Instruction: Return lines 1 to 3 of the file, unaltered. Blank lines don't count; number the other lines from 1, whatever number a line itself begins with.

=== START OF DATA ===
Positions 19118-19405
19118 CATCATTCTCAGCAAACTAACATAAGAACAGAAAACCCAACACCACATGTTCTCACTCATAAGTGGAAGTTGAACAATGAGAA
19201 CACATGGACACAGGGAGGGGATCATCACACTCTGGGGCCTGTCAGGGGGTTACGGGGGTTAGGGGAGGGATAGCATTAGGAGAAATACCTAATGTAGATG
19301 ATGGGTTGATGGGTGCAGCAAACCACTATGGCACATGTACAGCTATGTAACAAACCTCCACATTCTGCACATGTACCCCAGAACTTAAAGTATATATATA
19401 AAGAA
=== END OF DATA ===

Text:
Positions 19118-19405
19118 CATCATTCTCAGCAAACTAACATAAGAACAGAAAACCCAACACCACATGTTCTCACTCATAAGTGGAAGTTGAACAATGAGAA
19201 CACATGGACACAGGGAGGGGATCATCACACTCTGGGGCCTGTCAGGGGGTTACGGGGGTTAGGGGAGGGATAGCATTAGGAGAAATACCTAATGTAGATG